Larry Woodcock agreed, explaining that Charles and Lori Vallow were both members of the Church of Jesus Christ of Latter-day Saints. But then Lori began to change.
"The first six years, you couldn't ask for a better mother than Lori," Larry Woodcock told InsideEdition.com. "I can't tell you a date she got involved in this cult, but I told Kay two or three years ago I thought Lori was changing. There was something about her that was not the Lori we loved."
Lori started "to read some books published by [Chad] Daybell and listen to other podcasts and things like that," Larry Woodock said. "But up until that point, Lori was the quintessential mom: extremely athletic, loving, caring. You could not ask for a better mom. And then it all just went to hell in a hand basket, and Lori changed."
One of Lori's friends, April Raymond, told Dateline Lori was "really fun, fun to be around, really positive, full of energy, full of life, really nice to me, really nice to my boys, just enveloped us really quickly into her life."
Raymond said Lori had talked to her about the end times and invited Raymond to one of Lori's religious group's meetings, but she declined.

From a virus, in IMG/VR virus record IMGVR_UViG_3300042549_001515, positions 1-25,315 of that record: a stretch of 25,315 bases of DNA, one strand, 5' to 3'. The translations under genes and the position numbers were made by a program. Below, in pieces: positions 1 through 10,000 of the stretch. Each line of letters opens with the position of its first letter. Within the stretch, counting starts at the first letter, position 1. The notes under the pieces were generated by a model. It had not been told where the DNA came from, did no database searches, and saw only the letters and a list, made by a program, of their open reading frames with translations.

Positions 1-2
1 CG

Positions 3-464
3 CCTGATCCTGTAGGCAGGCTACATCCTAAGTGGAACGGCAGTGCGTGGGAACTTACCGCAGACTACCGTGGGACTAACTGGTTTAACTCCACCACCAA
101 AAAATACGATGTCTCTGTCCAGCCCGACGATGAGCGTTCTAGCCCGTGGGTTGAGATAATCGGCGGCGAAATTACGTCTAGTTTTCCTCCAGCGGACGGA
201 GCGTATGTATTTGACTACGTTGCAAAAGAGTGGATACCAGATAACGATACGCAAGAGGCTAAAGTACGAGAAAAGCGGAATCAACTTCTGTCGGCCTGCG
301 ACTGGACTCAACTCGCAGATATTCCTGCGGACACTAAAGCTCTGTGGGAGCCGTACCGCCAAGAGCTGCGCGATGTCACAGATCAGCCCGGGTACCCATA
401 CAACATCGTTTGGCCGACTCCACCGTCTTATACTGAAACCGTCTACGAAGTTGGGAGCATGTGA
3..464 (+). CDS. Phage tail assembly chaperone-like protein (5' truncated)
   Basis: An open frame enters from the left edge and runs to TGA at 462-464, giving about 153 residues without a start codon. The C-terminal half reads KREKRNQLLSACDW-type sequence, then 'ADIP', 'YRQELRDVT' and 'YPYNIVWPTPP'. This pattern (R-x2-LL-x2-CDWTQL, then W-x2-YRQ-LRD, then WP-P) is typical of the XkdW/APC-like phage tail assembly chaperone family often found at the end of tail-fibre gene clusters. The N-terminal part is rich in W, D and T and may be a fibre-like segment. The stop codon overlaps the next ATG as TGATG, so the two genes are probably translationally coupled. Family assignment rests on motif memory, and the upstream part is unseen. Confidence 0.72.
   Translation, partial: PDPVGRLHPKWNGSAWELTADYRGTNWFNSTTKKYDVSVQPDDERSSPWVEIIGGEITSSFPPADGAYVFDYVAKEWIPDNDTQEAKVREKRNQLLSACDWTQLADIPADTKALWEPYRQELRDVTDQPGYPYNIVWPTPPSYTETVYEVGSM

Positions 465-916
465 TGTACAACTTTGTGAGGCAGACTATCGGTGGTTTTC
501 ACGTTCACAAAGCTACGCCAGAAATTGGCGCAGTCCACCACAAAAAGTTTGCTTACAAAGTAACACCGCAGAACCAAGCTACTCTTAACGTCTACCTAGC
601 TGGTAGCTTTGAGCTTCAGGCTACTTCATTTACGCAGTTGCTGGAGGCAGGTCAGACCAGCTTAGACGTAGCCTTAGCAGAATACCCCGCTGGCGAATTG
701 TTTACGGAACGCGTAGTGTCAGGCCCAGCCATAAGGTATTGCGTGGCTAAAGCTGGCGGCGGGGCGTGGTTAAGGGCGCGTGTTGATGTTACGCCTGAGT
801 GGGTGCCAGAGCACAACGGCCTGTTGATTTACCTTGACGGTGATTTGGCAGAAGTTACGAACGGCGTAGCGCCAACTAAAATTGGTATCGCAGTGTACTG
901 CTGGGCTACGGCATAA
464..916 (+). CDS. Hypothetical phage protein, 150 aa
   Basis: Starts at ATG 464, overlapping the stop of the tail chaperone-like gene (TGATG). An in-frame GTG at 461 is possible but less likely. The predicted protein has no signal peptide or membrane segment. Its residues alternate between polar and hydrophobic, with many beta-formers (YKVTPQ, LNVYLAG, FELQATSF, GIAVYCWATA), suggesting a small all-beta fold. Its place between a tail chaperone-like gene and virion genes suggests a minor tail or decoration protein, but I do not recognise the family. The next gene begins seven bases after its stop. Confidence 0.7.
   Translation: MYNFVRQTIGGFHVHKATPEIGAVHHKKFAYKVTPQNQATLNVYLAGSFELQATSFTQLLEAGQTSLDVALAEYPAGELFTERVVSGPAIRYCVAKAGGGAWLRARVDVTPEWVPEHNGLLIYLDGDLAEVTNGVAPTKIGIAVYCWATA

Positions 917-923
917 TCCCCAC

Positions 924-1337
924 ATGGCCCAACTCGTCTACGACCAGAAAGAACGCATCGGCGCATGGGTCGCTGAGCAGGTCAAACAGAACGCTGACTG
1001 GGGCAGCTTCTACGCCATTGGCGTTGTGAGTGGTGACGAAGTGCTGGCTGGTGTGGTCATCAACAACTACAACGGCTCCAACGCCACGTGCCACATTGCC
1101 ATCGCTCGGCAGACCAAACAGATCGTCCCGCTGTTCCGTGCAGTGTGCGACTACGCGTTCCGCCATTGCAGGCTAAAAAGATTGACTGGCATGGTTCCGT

"I know they were doing a lot of meetings and she invited me to some of them but I just didn't have any interest in participating in any way," Raymond told Dateline.
Before they were wed, Lori and Chad appeared together on since-deleted podcasts distributed by Preparing A People, a media company with a mission to help "prepare the people of this Earth for the second coming of Jesus Christ."
The company has denied being a cult and said in December it was "shocked" and "deeply disturbed" to learn of the investigation into the children's whereabouts.
"We also do not share any of Chad Daybell’s or Lori Vallow’s beliefs if they are contrary to Christian principles of honesty, integrity and truth, or if they do not align with the doctrines of The Church of Jesus Christ of Latter-day Saints," owners Michael and Nancy James wrote on Preparing A People's website.